If working at height is unavoidable, there are mitigation measures to consider. When selecting these, collective measures should be selected if possible before personal protection measures.
When selecting equipment for work at height, employers must:
Some of the options are outlined in the following sections: mobile elevating working platforms, scaffolding, rope access, fall arrest, restraint or protection, and ladders.
It is worth noting that the most significant MEWP dangers arise from the operation and use of the machine rather than from their movement as a site vehicle.
Most fatal and serious injuries involving MEWPs arise from:
When selecting MEWPs as a method for working at height, you should ensure that a risk assessment and suitable control measures are put in place.
These control measures include:
You should also ensure that MEWP operators have attended a recognised operator training course and can demonstrate this with a certificate, card or licence. Additionally, you should make sure that the operator is familiar with the controls and operation of the specific MEWP they will be using.
Finally, you should ensure that daily visual checks, regular inspections and servicing schedules are established in line with the manufacturers’ instructions. These examinations should include, as a minimum, a six-monthly inspection by a competent person or in line with an examination scheme which has been written by a competent person.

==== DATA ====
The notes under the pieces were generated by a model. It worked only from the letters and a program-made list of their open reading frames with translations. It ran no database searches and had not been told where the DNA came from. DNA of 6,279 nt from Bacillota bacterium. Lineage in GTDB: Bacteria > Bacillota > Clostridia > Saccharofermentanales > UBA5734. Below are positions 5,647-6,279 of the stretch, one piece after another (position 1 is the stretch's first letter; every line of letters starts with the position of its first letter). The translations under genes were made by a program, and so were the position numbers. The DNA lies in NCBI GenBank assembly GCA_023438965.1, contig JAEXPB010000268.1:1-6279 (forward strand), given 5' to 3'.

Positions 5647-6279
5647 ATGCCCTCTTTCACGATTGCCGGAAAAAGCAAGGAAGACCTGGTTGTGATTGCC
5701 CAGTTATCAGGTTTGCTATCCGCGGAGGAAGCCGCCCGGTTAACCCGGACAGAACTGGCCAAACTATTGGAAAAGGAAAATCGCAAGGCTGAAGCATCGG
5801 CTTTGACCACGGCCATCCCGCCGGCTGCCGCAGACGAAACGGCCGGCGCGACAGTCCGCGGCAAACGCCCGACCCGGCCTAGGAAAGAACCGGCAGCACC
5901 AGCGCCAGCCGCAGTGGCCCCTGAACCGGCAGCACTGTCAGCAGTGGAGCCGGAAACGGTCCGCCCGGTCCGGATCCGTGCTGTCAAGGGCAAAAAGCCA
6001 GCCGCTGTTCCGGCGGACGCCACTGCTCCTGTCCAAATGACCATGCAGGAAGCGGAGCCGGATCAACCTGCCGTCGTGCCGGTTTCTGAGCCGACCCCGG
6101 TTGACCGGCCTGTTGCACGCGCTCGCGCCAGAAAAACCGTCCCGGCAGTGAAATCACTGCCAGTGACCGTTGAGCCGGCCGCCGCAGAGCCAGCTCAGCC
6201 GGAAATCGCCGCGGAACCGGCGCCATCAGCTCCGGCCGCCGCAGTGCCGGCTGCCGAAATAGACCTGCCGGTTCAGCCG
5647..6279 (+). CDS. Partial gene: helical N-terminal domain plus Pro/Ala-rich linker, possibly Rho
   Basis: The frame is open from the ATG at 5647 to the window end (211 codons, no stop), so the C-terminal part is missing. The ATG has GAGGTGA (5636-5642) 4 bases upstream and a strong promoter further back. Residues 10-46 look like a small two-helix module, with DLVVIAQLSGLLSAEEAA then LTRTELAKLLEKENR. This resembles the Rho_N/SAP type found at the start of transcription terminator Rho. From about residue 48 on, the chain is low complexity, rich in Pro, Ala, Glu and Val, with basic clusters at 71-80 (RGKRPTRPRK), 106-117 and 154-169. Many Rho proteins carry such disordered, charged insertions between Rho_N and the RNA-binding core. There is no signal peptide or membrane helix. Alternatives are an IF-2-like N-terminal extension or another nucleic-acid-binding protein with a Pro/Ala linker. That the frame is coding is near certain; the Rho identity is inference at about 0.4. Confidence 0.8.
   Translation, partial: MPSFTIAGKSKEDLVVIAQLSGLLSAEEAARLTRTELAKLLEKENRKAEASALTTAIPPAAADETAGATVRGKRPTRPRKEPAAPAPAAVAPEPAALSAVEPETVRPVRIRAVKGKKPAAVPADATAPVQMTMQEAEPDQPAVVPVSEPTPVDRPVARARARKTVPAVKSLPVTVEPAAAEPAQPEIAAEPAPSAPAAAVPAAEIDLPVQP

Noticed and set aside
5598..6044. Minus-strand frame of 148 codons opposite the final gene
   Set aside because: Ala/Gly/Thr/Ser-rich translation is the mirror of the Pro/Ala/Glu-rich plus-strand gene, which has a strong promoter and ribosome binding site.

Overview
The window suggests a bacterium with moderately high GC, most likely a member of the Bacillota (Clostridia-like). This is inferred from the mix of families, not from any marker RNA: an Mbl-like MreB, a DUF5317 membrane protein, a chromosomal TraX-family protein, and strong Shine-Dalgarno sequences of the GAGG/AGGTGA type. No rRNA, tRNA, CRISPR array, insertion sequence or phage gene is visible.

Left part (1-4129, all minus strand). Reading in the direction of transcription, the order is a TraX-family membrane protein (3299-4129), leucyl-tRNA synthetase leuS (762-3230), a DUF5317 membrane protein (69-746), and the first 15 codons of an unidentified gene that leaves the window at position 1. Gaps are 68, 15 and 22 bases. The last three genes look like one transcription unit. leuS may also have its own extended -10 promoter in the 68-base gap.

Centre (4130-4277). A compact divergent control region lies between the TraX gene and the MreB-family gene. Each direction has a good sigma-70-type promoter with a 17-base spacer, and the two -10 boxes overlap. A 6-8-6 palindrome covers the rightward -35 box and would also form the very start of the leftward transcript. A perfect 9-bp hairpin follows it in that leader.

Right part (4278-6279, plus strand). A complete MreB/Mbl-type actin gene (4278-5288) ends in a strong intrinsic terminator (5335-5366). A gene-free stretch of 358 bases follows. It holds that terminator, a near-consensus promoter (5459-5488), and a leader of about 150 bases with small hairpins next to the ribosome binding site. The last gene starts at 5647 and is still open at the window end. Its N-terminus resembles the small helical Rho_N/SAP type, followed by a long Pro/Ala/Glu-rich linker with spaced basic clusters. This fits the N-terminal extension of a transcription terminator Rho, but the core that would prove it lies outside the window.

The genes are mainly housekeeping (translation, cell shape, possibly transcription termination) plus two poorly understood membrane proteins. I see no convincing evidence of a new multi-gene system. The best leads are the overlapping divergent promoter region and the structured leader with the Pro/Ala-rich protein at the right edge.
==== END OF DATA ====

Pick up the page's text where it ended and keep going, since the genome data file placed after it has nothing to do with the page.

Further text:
A good place for recognised industry guidance on MEWPs is the International Powered Access Federation, who offer training and guidance on their correct use.5
Correctly-installed scaffolding provides one of the best solutions where long duration works need to be undertaken. It is worth remembering that it is often not cost effective to put permanent access in place when you only need low frequency access. Any permanentlyinstalled access will need regular inspection. It is more cost effective to install what is needed when it is needed.
With modern designed and system scaffolds, the available configurations and loadings can surprise many with their flexibility.
It is worth remembering that scaffolds can be suspended to allow access below as well as above.
Industry best practice in the UK is driven by the National Access & Scaffolding Confederation6 or Prefabricated Access Suppliers and Manufacturers Association7 . This provides a good repository for any scaffolding guidance.